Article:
There was one thing in particular that I wasn’t madly keen on about Central American men though: they seem to think that women are incapable of doing ANYTHING without their help. And I mean anything. It doesn’t offend my feminist sensibilities in the slightest if a man helps me carry something heavy, unscrews a jar for me or fetches me something off a high shelf, but insisting on taking my hand as I climb down a flight of steps? Or helping me with the massively demanding task of walking round a corner? I used to be a gymnast for heaven’s sake! At first, I found this mildly amusing. I didn’t really mind - they were just trying to be helpful, and it seemed rude and ungrateful to scowl and say that I was perfectly capable of doing it on my own, thank you. But after a few days, it began to wear extremely thin. It wasn’t the implication of female incompetence that got to me, but the constant unwanted physical contact. The guiding arms in the small of my back, the grasping hands, the complete strangers insisting on touching me, however innocent and non-sexual it was. I don’t enjoy being touched by strangers, and it set my nerves on edge trying to sidestep all of the outstretched “helping” hands. Alas, the men also seemed much more inclined to offer such chivalry to young, attractive women than to older ones. At one point as a few of us were getting onto a boat, I was behind a sixtysomething woman who was carrying a big rucksack and who would probably have been grateful of a helping hand. But it was me whose hand was taken as I walked onto the boat, not hers. I don’t know if this guy expected me to be impressed with his act of “chivalry”, or if holding some Gringa’s hand for five seconds was the nearest he’d come to getting his rocks off all year, but either way I wasn’t impressed.
Then there were just annoying little incidents that demonstrated perceived female inferiority. At one point I went on a riding excursion and despite telling the guide that I had been riding since I was a child and could easily handle a forward-going horse, I was assigned a geriatric pony who was apt to fall asleep every five minutes whilst a less experienced male companion struggled to rein in the equine equivalent of Speedy Gonzales. Whenever it came to negotiating with taxi drivers, they were only interested in speaking to the guys. The general feeling I got was that the men out there liked women and certainly didn’t wish them any harm, but didn’t believe them as intelligent or capable as men. As a woman, I was viewed as a sort of oversized child with delusions of adult competence. However, at no point did I feel like screaming or beating anybody over the head with a hardback copy of The Second Sex, so it can’t have been that bad.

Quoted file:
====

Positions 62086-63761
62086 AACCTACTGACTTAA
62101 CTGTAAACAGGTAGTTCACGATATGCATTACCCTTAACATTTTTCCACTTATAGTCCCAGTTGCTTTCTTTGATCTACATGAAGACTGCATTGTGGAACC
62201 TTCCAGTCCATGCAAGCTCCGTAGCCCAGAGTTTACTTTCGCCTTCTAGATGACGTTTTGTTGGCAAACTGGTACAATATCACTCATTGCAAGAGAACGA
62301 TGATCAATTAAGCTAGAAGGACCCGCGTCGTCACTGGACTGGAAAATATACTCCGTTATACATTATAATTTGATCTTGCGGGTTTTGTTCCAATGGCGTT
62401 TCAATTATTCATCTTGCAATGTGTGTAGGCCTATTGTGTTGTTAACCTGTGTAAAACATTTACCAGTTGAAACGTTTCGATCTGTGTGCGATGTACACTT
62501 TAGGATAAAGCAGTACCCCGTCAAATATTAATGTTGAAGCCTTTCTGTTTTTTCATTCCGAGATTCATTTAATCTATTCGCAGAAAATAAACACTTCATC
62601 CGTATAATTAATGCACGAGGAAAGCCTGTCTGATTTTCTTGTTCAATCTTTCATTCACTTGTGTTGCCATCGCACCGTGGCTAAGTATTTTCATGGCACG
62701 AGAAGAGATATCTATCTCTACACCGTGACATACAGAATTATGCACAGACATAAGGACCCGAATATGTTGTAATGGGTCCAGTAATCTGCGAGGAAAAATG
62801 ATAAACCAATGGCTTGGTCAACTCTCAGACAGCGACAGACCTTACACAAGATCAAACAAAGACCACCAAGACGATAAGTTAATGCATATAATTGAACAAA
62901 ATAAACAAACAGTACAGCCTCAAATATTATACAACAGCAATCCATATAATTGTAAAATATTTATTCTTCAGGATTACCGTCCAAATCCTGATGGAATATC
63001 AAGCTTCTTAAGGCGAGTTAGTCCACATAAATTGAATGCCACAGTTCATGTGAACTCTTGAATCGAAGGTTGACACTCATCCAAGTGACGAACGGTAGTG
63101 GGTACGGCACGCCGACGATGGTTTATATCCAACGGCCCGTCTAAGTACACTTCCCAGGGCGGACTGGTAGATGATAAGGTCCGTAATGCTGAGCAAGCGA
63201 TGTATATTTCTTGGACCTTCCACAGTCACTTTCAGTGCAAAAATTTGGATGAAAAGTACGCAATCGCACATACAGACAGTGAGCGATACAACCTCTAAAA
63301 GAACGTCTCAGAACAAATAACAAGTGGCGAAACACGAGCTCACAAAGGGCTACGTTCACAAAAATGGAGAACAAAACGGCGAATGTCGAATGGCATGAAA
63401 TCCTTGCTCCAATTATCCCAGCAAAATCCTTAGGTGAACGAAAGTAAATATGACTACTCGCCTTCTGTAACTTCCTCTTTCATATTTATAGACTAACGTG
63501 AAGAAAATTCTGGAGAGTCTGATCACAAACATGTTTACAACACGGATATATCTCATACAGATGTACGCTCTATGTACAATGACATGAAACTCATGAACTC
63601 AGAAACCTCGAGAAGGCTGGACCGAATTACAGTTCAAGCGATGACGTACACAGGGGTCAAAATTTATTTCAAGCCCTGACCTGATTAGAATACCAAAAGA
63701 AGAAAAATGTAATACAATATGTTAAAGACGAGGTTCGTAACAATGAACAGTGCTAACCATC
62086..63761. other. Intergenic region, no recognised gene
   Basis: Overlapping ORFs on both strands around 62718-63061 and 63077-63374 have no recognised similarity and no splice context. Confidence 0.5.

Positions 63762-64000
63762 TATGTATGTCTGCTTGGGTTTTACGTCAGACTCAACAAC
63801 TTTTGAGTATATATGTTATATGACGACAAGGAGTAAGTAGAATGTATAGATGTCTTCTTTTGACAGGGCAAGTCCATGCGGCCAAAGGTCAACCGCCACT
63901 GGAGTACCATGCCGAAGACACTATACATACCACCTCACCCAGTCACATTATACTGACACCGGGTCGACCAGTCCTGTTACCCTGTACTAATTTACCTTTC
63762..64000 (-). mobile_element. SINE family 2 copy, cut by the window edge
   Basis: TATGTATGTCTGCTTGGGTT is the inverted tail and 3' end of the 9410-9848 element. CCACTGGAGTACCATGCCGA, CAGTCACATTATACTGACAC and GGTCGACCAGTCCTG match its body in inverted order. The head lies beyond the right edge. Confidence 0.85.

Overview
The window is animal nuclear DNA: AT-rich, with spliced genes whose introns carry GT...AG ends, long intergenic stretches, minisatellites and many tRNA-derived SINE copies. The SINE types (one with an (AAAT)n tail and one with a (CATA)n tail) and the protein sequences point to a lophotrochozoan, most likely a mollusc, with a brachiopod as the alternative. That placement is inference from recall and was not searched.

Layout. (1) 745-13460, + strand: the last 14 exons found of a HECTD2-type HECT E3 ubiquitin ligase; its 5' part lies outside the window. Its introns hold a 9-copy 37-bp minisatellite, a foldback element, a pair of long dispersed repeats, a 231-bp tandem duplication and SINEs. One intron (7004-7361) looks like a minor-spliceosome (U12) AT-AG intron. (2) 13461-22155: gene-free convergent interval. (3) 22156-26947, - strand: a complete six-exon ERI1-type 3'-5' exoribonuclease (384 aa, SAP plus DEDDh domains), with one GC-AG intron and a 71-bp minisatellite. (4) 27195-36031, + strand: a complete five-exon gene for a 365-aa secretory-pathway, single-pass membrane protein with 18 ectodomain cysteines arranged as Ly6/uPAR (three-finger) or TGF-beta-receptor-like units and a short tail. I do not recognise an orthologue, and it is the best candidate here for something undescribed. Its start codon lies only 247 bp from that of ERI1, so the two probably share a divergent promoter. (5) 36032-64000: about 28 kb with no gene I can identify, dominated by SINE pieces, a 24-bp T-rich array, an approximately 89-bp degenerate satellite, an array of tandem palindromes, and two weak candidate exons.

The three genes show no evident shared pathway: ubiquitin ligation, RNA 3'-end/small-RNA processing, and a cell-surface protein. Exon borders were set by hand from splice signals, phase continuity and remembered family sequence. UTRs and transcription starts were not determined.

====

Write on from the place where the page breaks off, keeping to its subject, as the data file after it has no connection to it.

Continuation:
Although all of the countries I visited were more inherently patriarchal than Britain, it didn’t seem that attitudes towards women in general were any worse overall than they are at home. It would be interesting to see if I still had that view after living there for a while, rather than simply visiting. To a visitor, gender disparity doesn’t stand out as a massive problem, and yet in countries (Nicaragua and El Salvador. Oh, and Chile too, but I’ve never been there so can’t comment) where women are denied abortions for ANY reason, it’s impossible to see how this could not be the case. And the fact that I have returned home with lots to say about Central American men but nothing to say about the women is significant. I simply didn’t meet any women at all, other than the ones who were trying to sell me handicrafts in the street with five kids in tow. Perhaps the reason that patriarchy doesn’t stand out as a massive problem over there is that the people oppressed by it don’t have a voice. Or perhaps they are genuinely happy - it's impossible to tell. It’s all very interesting and I wish I had more to say about it.